"There are stockings for you, Granny, and Winry, right?" Al asked. "We'll put them up. You should take Cain up to bed." Rose smiled in agreement and began to gently coax her sleeping child into her arms. The movement roused Pinako, who shuffled upstairs with Den at her side.
"Brother?" Al asked when they found themselves alone.
Ed straightened the lavender stocking he suspected was Winry's on its nail before turning his attention to his younger brother. "Yeah, Al?"
Perhaps it was the play of flickering shadows across Alphonse's face, or the sudden nervous expression on his face, but to Edward, his brother suddenly looked much younger. "Do you ever regret what I did?" Al asked in a soft, hesitant voice. "That I made you stay here?"
The question caught Edward completely off-guard, and he blinked rapidly as he digested it. He looked around the warm Rockbell house, with the greenery tucked into corners and familiar photographs on the wall, and smiled. "Not at all," he answered firmly, "I was angry at first, but I don't think I was ever angry at you. I was angry at myself for being so easily read, for being so willing to disregard the feelings of the people around me."
The sound of footsteps descending the stairs was accompanied by Winry's voice. "You two should go to bed. I can't stuff stockings if you're both still awake."
"But what about our presents for you, Winry?" Al protested, "It's not fair if you don't get anything in your stocking."
Winry smiled as she came approached the fireplace, a covered basket in her hand. "You can give them to me when we exchange gifts in the morning," she answered, taking the two Elric brothers by the elbow and steering them none-too-gently towards the stairs. "Now go upstairs."
Al's expression showed he was less than satisfied with the arrangement, but a single glance at Winry's face convinced him he would not win out against her. "Good night, then, Winry," he said as he began the climb up to the second floor.
"Good night," Edward echoed as he followed his brother's lead.
When Edward reached the second floor, he didn't expect Alphonse to be waiting for him. He gave his younger brother a questioning look, and Al said simply, "You shouldn't disregard Winry's feelings, Brother. She waited a long time for you to come back, but even she can't wait for you forever." Without another word, Al disappeared into their room.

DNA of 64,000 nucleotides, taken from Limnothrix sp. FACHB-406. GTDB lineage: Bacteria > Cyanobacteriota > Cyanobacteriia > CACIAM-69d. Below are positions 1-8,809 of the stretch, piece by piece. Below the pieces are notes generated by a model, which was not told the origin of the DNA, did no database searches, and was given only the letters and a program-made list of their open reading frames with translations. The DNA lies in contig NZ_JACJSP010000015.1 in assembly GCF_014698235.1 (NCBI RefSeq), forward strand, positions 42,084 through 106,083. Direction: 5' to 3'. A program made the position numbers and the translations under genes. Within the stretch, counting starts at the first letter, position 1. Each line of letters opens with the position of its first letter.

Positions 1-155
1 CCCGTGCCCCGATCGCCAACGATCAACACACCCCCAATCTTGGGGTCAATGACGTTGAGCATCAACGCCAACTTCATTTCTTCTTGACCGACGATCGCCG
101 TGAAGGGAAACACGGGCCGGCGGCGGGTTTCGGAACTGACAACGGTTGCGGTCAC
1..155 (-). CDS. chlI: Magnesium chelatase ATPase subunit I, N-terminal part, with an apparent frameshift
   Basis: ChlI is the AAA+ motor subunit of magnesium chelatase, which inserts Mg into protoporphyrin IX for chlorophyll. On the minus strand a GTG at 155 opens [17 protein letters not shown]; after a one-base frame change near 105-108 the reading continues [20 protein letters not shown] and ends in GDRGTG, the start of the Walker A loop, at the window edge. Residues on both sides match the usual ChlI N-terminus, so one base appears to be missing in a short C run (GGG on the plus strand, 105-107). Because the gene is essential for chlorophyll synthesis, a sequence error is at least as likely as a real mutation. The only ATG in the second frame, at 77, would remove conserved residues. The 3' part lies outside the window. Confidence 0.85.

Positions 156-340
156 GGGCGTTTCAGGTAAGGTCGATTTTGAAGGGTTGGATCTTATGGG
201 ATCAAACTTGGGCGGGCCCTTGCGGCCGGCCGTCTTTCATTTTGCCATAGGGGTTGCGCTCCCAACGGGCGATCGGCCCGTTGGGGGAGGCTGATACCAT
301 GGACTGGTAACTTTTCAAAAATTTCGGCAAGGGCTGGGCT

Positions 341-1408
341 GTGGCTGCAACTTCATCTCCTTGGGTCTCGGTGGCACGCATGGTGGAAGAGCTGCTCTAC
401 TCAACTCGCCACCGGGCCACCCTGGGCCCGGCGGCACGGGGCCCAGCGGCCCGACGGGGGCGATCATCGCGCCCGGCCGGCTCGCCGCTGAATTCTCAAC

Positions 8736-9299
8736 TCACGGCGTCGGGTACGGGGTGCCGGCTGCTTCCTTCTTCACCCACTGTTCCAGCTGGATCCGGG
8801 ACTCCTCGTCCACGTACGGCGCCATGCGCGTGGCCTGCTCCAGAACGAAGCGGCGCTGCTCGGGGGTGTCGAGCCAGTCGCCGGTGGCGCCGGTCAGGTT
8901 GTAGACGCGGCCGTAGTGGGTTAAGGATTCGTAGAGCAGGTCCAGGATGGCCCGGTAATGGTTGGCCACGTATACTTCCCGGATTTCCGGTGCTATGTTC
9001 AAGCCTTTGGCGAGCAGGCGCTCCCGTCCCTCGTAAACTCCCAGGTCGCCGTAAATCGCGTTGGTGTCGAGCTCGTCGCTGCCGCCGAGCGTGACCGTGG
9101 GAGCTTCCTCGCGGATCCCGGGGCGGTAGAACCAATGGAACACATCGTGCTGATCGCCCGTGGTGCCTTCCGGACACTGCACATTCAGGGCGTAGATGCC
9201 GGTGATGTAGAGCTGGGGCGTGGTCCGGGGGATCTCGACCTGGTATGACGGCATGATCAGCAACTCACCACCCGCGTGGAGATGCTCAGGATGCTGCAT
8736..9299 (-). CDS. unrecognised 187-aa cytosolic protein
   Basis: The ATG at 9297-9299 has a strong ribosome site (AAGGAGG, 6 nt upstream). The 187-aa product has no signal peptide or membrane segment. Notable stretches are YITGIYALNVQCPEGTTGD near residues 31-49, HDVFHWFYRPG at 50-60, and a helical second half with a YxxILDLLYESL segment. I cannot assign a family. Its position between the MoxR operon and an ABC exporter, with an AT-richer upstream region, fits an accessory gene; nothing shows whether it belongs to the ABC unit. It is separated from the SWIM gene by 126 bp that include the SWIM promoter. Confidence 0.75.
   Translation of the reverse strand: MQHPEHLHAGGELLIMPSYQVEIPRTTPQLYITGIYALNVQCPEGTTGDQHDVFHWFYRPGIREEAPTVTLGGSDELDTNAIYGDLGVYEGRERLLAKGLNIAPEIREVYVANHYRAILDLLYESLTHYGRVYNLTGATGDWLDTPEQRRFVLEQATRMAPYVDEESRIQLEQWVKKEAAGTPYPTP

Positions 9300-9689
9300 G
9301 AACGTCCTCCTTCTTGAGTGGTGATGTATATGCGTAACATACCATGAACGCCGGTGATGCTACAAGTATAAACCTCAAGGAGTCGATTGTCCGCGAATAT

For the second time in mere minutes, Edward was struck speechless by his brother's words. Lost in thought, he mechanically thrust his hands into his pockets and brushed against the two small boxes he'd been carrying around all night. Pulling them out of his pocket, Ed's expression turned contemplative, and he hurried back down the stairs.
By the time Edward made it back downstairs, Cain's small stocking was already bulging and Winry was in the process of stuffing Alphonse's stocking with a small wooden ball that jingled. "Winry," Ed said, his attention drawn to the similar objects in her hand, "Those are cat toys."
The blonde had whirled around at the sound of his voice, and she managed to look both defensive and guilty at his words as she finished placing the toys in Al's stocking. "So?" she demanded.
"You got him a cat?" Edward asked, incredulous, as he neared the fireplace to peer into his brother's stocking. "Where is the fur ball? It's not in your room; I would have noticed a cat there earlier."
"Well, it's there now, and you're not getting rid of it," the blonde insisted. "And don't tell Al what he's getting for Christmas. I want it to be a surprise."
Edward couldn't help but smile at her insistence. "I won't," he promised, "but if that cat tears apart anything of mine when Al brings it home, I'm blaming you."
She waved away his concern with a smile before stepping back from the fireplace. "I can't stuff your stocking while you're watching, Ed," she complained. "It wouldn't be a surprise."
Staring down at the boxes in his hand, Ed suddenly looked nervous. "I wanted to leave something in your stocking," he admitted, "and I wanted to give you your gift now. It's a little hard to explain."
Having known Edward Elric for as long as she had, Winry knew at once that there was something more that the young man before her wasn't saying. "Alright," she said, her curiosity piqued.